Filmmaking Tips: Streamlining the Director/DP Relationship
Working with a new director or DP can be a tricky process that takes some time to develop. Here are some filmmaking tips to help streamline that process, and to make sure your production is getting the most out of that relationship.
With advancements in technology and professional production equipment constantly becoming more affordable, it seems that timelines (and usually budgets) for projects become smaller and smaller every year. This means that you have to work more efficiently — and as a solid team — to finish with a project that everyone can be proud of.
One of the best ways to do this is to make sure that the director and the director of photography have a clear and singular vision for the execution of the project. Here are some suggestions for ways to make sure the two are in sync.
Start With a Lookbook
An image can be a hard thing to explain with words. One easy way to make sure that the visual style of a project is decided on and agreed upon is to begin the process with a lookbook. A lookbook is a collection of images that define the look and tone of the image that you’re going for.
It can be any number of things… paintings, photographs, stills from another film, anything that is a representation of what you want to do visually. It helps to take notes on each image, so that you can reference what it is about that image specifically that will support your story/look.
I prefer to use a cloud-based file storage service for creating lookbooks (Dropbox, Google Drive, etc). This way, while on set or scouting a location, you can always pull up the lookbook and effectively communicate a visual idea on the spot. Evan E. Richards runs a blog with a comprehensive selection of screengrabs of various films that’s a great resource for building a lookbook.
Learn Their Process Early On
Everyone does things differently. Some directors will want to have a lot of involvement in how the image is created, down to the placement of the camera and focal length of the lens. Other directors aren’t interested in those details, and will fully look to the DP to deliver the look that they’re going for, with little to no direction otherwise.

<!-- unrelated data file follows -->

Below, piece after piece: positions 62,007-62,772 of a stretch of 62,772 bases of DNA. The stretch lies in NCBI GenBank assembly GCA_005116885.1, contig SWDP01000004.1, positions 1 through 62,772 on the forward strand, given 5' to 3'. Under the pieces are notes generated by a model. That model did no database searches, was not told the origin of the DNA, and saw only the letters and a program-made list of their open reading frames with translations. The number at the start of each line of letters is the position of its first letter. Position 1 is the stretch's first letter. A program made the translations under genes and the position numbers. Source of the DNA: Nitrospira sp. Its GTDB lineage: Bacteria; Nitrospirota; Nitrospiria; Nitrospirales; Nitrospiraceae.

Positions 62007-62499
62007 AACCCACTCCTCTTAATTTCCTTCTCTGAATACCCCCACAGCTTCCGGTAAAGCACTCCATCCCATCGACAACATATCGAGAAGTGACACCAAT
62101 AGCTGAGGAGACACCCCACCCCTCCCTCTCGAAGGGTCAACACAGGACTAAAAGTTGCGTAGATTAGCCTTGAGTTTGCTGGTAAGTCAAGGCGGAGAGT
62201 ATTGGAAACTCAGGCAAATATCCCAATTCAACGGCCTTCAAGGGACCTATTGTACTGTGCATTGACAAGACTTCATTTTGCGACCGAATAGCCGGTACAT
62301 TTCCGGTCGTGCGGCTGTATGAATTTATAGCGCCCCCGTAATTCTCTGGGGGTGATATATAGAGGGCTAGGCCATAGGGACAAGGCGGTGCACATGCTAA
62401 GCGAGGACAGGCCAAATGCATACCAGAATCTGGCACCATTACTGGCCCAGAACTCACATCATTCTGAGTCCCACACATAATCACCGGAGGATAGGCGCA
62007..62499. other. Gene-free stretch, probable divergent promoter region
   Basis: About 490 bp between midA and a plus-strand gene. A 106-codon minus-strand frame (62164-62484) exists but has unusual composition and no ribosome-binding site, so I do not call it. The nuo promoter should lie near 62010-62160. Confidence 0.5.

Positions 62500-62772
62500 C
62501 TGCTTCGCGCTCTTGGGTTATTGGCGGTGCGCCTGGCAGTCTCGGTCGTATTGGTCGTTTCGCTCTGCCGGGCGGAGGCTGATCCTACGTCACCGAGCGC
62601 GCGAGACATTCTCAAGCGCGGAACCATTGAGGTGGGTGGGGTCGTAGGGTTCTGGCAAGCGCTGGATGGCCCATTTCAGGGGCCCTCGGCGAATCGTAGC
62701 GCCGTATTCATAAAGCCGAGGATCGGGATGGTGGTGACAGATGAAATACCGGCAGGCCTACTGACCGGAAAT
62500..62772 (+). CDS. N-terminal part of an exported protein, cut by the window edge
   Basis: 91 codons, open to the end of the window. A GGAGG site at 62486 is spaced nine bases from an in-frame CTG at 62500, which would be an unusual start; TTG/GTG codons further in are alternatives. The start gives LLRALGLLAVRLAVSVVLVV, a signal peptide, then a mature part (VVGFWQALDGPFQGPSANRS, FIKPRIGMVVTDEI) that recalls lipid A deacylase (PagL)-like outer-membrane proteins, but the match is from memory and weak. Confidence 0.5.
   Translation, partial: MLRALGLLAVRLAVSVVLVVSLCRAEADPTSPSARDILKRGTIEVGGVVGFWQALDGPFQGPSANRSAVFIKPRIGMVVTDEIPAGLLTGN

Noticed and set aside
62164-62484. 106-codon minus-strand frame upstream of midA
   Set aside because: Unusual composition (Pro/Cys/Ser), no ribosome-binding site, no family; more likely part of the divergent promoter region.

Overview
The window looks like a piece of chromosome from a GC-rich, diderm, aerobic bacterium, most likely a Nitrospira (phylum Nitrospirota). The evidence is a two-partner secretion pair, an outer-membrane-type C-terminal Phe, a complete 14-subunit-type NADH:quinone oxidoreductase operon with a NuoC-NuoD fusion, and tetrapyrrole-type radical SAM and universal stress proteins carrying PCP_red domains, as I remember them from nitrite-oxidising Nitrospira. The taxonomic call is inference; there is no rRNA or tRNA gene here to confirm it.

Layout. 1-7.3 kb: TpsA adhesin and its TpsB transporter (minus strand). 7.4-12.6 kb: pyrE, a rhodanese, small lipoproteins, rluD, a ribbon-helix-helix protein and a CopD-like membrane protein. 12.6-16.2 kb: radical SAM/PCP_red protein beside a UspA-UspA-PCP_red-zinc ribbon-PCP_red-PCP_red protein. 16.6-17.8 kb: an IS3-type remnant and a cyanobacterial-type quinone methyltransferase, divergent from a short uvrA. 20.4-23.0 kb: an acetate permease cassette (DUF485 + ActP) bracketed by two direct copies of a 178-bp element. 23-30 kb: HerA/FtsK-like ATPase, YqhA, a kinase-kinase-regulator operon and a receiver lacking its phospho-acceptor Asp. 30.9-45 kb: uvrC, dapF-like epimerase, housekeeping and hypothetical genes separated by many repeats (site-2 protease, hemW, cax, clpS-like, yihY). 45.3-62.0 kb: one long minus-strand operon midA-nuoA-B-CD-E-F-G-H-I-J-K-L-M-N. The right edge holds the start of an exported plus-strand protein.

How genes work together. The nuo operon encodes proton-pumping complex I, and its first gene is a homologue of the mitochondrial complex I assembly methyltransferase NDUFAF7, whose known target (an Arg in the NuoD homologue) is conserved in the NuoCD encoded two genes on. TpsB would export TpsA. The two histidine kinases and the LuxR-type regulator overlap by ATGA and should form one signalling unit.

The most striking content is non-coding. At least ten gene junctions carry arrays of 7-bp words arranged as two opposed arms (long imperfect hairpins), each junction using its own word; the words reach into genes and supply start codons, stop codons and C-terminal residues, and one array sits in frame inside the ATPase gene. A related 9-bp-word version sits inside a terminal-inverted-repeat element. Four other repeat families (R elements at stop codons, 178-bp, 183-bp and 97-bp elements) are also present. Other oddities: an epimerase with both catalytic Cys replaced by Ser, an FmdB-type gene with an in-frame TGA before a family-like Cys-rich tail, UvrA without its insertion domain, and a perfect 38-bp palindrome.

This needs to be discussed ahead of time. That bit of information will completely define the nature of the DP’s job on that project, and it can be different every time. It’s important for everyone to know their role on set, and for all expectations to be made perfectly clear before the production begins. Some of these topics are touched on in this Hollywood Reporter roundtable of Oscar-nominated directors discussing their craft.
Get Everyone Involved
It’s not acceptable to bring the DP in right before the shoot. The DP should be able to walk the locations well ahead of time, taking photos, looking for power (if needed), and getting an overall game plan on load-in and the plan of attack. This will make it easier for them to create lighting diagrams for each of the setups as well, which is a huge timesaver (and will also allow them to put together the gear list for the shoot). A great app for creating lighting diagrams is Shot Designer.
It’s important to work together in creation of a shot list (check out the awesome Shot Lister app) and game plan for each shoot day based on the location scout. This should be done before anyone starts to put together a schedule, and (in most cases) before booking the talent.
It is the director of photography’s job to know what time will work best for each location (sun through windows, sun positions for best backlight, etc). If they never get to see the locations, there’s no way that they can do their job. This is one of the most overlooked issues in low-budget productions.
Keep an Open Line of Communication
There’s always time to talk. No matter how short on time you are, it will almost always save you time if you stop to pull your DP or director aside and have a quick chat about what’s going on and (hopefully) figure out what isn’t working. Sometimes you just have to get away from the rest of the crew and actors to really get some real thinking done.
When things are moving and decisions are constantly being made, it’s really easy to get in the swing of things and lose track of what’s actually going on. Always be asking yourself: Are we executing the plan? Am I supporting my colleagues process? Are we achieving the look that we laid out in the lookbook? And most importantly: Are we making something we’re all going to be proud of?
If there is ever any doubt, pull your director or DP aside and figure out how you can fix it — and do it sooner than later.
Know Your Role in the Relationship
In the end a film can look lousy but work because of a great performance but not the other way round. That’s something always worth remembering. – Roger Deakins
One thing a DP should always remember is the pecking order on set. The director is always in control. While filmmaking is a very collaborative process, it’s important that the DP keep the ultimate vision of the director and execution of the project at the front of their mind at all times. If you don’t watch out for it, ego can set in and arguments can begin because the DP wants or takes too much control.
However, that works both ways. If the director isn’t assuming the lead role in the execution of the project in a way that cannot be questioned, someone else is going to have to step up to make sure the project is completed. There is an art to doing this in a way that gets the best work out of people, while also getting the best out of the project.
When working quickly, and under stressful guidelines, these things can be a weak point in the hyper-sensitive ecosystem that film sets usually become. It’s important to be aware of everything, and everyone’s feelings, especially when it comes to the way that the director and the DP work together.
Have any filmmaking tips for the community? Share them in the comments below!